Water Wall NGV c. 1968–71
Water Wall NGV
archival pigment print
Dimensions (H x W x D)
84 x 85 cm (framed)
City of Melbourne Art and Heritage Collection Image courtesy of Angus O’Callaghan
Black-and-white photograph of the water wall with several silhouetted figures taken from inside the National Gallery of Victoria
You could say that Angus O'Callaghan's very early Melbourne life was a series of encounters with photography. But between 1968 and 1971, and in his 40s, he took to photography with greater intensity, though still with the self-critical eye of his youth. The work he produced in this period was prompted by his desire to leave his career as a high-school teacher in order to go professional. Across these years, he walked Melbourne on evenings and weekends, photographing its architecture, its streets, its football crowds, its children at the Royal Melbourne Show, its hippies at Moomba, its arcades and backyards, its new immigrants, its milk bars and its youths.
O'Callaghan shot on Yashicaflex medium-format cameras, the choice of professionals. He travelled light, with just his two cameras and some film, shooting in both black and white and colour. There were no extra lenses and rarely a tripod. Tall and steady, he could hold the camera on his chest, look down into the lens and shoot without taking much time or intruding on his subjects.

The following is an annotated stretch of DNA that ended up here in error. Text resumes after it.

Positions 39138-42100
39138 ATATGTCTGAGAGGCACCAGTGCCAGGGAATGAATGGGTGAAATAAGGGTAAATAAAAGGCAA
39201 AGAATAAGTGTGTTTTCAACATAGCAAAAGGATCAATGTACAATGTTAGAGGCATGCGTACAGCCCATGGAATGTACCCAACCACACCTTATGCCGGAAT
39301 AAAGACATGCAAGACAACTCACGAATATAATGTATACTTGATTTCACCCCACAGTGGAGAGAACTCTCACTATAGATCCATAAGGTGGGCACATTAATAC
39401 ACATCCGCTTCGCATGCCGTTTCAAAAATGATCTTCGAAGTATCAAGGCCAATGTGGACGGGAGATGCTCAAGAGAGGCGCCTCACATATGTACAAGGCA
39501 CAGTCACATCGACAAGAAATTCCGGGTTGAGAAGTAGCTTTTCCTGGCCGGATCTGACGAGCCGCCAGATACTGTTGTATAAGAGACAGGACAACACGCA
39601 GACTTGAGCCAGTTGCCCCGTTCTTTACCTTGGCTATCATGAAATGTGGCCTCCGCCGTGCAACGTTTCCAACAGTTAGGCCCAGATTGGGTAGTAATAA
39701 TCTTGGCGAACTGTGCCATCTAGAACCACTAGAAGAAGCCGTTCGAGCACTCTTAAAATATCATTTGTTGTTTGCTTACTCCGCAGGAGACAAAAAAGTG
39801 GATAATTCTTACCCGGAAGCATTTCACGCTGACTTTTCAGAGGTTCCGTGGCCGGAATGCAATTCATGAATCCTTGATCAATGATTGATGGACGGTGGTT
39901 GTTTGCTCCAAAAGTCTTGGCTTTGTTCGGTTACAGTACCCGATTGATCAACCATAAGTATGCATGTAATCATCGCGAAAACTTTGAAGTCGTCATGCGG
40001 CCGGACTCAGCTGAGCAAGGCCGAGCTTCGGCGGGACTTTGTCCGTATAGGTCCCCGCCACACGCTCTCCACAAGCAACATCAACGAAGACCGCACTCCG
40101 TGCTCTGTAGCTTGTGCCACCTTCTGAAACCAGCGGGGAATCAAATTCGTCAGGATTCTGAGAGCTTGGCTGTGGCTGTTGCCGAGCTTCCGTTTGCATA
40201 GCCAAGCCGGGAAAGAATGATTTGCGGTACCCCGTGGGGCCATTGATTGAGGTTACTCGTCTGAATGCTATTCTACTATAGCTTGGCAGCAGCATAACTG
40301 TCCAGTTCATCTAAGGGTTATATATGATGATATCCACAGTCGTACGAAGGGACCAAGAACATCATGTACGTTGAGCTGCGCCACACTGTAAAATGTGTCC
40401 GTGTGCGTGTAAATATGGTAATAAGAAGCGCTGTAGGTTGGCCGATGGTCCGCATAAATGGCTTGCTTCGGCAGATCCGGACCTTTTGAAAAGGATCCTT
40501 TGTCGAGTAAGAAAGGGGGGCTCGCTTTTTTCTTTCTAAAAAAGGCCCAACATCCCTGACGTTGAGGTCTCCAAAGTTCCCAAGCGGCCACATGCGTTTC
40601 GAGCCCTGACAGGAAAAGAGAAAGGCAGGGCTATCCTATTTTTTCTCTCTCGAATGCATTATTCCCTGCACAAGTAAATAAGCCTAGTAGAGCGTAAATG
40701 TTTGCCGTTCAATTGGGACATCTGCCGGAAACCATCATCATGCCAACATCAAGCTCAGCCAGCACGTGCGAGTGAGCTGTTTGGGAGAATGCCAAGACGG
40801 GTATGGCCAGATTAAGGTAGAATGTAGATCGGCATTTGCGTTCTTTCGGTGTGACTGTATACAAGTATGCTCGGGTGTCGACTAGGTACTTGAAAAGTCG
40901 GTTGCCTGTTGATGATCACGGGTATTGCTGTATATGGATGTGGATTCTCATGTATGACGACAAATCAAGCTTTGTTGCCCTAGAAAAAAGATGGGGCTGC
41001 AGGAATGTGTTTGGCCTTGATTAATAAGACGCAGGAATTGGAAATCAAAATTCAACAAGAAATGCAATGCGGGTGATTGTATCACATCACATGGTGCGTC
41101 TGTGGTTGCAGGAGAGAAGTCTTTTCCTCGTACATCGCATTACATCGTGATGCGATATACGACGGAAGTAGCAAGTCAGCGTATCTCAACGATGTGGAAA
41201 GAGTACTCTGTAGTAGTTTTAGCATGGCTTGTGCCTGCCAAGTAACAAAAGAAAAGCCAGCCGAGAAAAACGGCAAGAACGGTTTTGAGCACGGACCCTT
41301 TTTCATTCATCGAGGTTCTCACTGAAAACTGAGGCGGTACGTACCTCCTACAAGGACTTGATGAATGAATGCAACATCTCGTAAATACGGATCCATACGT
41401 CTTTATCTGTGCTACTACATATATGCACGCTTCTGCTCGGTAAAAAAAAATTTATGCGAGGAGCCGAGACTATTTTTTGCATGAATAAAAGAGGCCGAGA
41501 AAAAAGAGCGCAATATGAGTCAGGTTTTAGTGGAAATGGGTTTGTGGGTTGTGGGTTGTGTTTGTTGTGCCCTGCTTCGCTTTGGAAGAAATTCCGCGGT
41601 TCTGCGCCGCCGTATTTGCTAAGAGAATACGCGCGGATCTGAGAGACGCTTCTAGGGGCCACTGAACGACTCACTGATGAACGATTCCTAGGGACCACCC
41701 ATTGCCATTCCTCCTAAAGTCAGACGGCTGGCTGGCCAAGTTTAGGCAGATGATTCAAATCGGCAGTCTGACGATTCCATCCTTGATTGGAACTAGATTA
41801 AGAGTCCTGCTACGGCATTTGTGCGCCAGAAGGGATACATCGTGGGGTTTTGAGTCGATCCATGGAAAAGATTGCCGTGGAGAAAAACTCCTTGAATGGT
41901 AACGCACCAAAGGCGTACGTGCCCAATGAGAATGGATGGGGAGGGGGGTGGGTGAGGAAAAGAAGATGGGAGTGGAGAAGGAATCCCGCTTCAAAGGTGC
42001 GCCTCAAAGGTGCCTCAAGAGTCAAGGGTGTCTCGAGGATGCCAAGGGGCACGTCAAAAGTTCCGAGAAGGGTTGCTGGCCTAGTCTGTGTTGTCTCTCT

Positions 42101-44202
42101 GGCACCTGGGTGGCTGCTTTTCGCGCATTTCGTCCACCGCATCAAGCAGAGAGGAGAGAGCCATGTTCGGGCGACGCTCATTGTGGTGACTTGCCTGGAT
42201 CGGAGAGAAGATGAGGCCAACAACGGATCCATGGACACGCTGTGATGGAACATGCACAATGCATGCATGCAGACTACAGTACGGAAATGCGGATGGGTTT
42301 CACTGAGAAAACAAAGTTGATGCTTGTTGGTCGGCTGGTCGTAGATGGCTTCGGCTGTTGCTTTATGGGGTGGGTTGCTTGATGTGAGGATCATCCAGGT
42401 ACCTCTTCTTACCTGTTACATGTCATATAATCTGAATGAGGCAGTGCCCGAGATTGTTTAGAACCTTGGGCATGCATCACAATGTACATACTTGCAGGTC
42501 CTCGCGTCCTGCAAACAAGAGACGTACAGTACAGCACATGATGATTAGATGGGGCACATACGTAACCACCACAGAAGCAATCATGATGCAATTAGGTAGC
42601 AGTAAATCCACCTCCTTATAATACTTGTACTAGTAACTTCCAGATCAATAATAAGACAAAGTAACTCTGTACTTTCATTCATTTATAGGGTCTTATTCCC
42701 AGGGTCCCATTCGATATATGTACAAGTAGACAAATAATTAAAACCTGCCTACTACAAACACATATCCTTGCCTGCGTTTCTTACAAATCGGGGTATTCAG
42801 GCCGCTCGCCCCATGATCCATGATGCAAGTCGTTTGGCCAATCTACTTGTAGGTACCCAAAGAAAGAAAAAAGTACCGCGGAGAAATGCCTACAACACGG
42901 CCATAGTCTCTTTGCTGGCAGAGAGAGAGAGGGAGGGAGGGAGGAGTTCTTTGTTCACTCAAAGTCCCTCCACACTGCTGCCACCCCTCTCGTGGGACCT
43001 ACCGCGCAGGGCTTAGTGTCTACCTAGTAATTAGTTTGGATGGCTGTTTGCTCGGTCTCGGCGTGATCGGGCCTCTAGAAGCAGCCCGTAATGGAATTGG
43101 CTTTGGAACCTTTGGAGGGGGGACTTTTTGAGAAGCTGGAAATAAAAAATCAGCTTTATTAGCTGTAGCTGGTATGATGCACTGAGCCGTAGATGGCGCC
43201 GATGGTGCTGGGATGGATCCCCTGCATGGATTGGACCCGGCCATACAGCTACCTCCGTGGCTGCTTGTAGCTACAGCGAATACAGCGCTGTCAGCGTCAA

O'Callaghan is strongly formalist, his images carefully composed within the square frames of his chosen format. Looking at his photographs now (aged in his 90s), he lingers at their 'edges', blocking out parts of his images to explain the importance of the whole. In several, the photograph's frame is doubled by an interior frame, at the entrance to Flinders Street Station and along the rim of the National Gallery of Victoria's water wall, for instance. As he says, 'a frame makes things feel important'.
The mid-century was the era of photographic coffee-table publications, with works taken by prominent immigrant photographers such as Henry Talbot, Wolfgang Sievers and Mark Strizic. But O'Callaghan's best work stands apart from theirs in its mood and approach; it seeks a certain intimacy and sense of youthfulness in its engagement with the contemporary realm.
Most of O'Callaghan's works in the Art and Heritage Collection were purchased for 'At Dusk, Under the Clocks', an exhibition held at City Gallery during February–April 2015. They depict the city in low light: at dusk, in winter and on neon-filled nights, and in the vicinity of Flinders Street Station, with its well-known meeting place under its clocks. They inhabit the southern edge of the Hoddle grid, crossing the Yarra to the National Gallery of Victoria via Princes Bridge. This small slice of O'Callaghan's photographic output stands together in its iconic locations, its cinematic mood and its strong feeling for the newly 'modern' city.
This text is drawn from the exhibition catalogue, written by curator Kyla McFarlane.